Dubbed by one individual as striving for “hope beyond hope” the Forest Summit process gave rise to a shared vision for British Columbia’s forests 50 years from now and then went a step further to lay out elements for achieving this vision. The entire process took place in just over a year at a tumultuous and crucial time for the health of BC’s forests – and all who rely on them. A vision and recommendations on how to implement it were needed in short order.
Early in 2020, UBC Faculty of Forestry undertook something unique. It provided a neutral forum to bring individuals and groups with diverse and sometimes opposing viewpoints who were engaged in discussions about the future of BC’s forests together for a single day to address the wicked problems facing them. On a stormy February day at the UBC Point Grey Campus, First Nations, government, academia, environmental groups, industry, and communities gathered in person. By the end of the session, the elements of the shared vision were there. Read more about Forests Summit 2020.
Days later, the Coronavirus-19 pandemic hit BC sending the province into more turmoil. Yet, the momentum had been established. Participants from the Summit were consulted virtually, sometimes by Zoom, sometimes by email to flesh out hundreds of points made during the Summit to generate a single report with a comprehensive vision, the Forest Summit Report (see below). But more work was still to come.
Recommendations for Implementing the Vision
After the Forest Summit, UBC Forestry was asked to broaden the input while coming up with a plan that would address how the vision could be implemented. In the fall, six task forces or working groups were formed by experts reflecting the main themes that emerged from the Summit, which included: 1) governance, 2) forest management and conservation, 3) carbon, 4) forest revenues and product diversification, 5) knowledge and education and 6) dynamic and resilient communities. The task forces then each embarked on the monumental task of producing reports that identified barriers to achieving the vision and recommended steps that might be taken to overcome them in the short, medium, and long term. Some of the task forces’ proposed actions were bold, to the extent they contradicted those of other task forces. The over 200 recommendations were then brought together into a Synthesis Report. This latest report, Implementing a vision for the forests and forest-dependent communities of British Columbia, was completed in March 2021 and offered for consideration for what may be done in the weeks and years to come as British Columbians look to the future of their province’s forests.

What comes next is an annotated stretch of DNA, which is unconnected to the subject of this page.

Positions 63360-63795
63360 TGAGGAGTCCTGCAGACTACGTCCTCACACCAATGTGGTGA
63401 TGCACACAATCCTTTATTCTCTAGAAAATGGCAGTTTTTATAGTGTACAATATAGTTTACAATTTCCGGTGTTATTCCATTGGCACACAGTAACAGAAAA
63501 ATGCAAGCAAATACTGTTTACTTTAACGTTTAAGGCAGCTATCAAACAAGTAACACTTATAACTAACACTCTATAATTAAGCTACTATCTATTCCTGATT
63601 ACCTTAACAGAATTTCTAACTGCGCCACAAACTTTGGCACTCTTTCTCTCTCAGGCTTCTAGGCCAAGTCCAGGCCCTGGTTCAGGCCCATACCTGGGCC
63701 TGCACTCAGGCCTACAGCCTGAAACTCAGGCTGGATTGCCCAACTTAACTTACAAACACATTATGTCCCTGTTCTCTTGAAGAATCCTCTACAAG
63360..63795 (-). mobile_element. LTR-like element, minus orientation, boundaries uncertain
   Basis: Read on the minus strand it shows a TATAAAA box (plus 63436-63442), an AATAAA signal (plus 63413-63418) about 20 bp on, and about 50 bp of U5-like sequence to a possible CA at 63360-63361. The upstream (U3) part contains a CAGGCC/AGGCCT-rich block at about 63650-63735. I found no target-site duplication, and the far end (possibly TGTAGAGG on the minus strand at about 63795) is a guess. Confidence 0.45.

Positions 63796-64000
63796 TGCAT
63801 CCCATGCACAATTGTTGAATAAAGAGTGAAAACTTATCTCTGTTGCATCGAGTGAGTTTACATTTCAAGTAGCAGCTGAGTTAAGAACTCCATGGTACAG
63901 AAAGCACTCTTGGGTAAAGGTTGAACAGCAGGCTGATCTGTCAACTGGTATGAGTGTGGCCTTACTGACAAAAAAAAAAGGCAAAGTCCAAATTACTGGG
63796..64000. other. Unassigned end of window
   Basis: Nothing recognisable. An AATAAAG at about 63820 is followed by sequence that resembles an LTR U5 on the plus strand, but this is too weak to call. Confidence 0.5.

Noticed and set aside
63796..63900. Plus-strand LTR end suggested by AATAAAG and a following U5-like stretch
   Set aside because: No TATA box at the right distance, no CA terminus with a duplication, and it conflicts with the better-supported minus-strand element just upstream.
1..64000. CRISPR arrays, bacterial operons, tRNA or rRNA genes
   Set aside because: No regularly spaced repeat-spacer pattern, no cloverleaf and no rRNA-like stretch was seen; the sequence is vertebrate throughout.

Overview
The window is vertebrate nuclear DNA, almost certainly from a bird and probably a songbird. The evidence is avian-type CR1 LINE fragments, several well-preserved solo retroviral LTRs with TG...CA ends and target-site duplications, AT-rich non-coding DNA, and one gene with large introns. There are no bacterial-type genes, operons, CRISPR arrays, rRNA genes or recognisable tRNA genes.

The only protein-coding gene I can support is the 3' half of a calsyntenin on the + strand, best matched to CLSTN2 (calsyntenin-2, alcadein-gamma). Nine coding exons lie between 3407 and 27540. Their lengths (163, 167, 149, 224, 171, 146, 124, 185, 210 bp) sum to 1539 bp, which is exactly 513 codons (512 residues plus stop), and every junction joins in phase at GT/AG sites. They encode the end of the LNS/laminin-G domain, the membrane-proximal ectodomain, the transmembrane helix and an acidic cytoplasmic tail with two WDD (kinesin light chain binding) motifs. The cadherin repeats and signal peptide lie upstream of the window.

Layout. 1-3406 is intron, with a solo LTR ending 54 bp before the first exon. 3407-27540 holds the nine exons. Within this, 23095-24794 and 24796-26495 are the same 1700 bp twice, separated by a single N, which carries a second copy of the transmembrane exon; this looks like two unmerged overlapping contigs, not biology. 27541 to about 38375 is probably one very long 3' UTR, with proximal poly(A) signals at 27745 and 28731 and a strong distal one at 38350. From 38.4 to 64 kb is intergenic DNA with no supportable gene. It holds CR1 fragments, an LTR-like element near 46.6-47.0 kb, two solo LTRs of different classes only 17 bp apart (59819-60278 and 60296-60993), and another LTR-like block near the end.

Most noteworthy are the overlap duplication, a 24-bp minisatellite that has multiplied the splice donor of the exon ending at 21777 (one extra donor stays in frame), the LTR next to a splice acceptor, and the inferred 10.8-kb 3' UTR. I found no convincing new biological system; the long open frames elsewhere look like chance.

The work resulting from the Forests Summit process was complex and represents the thoughtful consideration and synthesis of hundreds if not thousands of sometimes diametrically opposed viewpoints over the past year. With UBC Forestry trying to take an as balanced and neutral approach as possible, this means that not all points appeared in the documents as they were made by the various participants. These contrasting approaches will have to be evaluated as part of the next steps. Yet, the exercise was important. In dire times that included softwood lumber tariffs, habitat fragmentation, insect infestations along with a host of other challenges, the Forest Summit process provided a vision for the future and recommended actions to address these challenges. Even more, it was extracted from the expertise, insight, and opinion of many voices around the province as opposed to that of only one or a few.
Implementing a Vision for the Forests and Forest-Dependent Communities of British Columbia (available in 2 parts)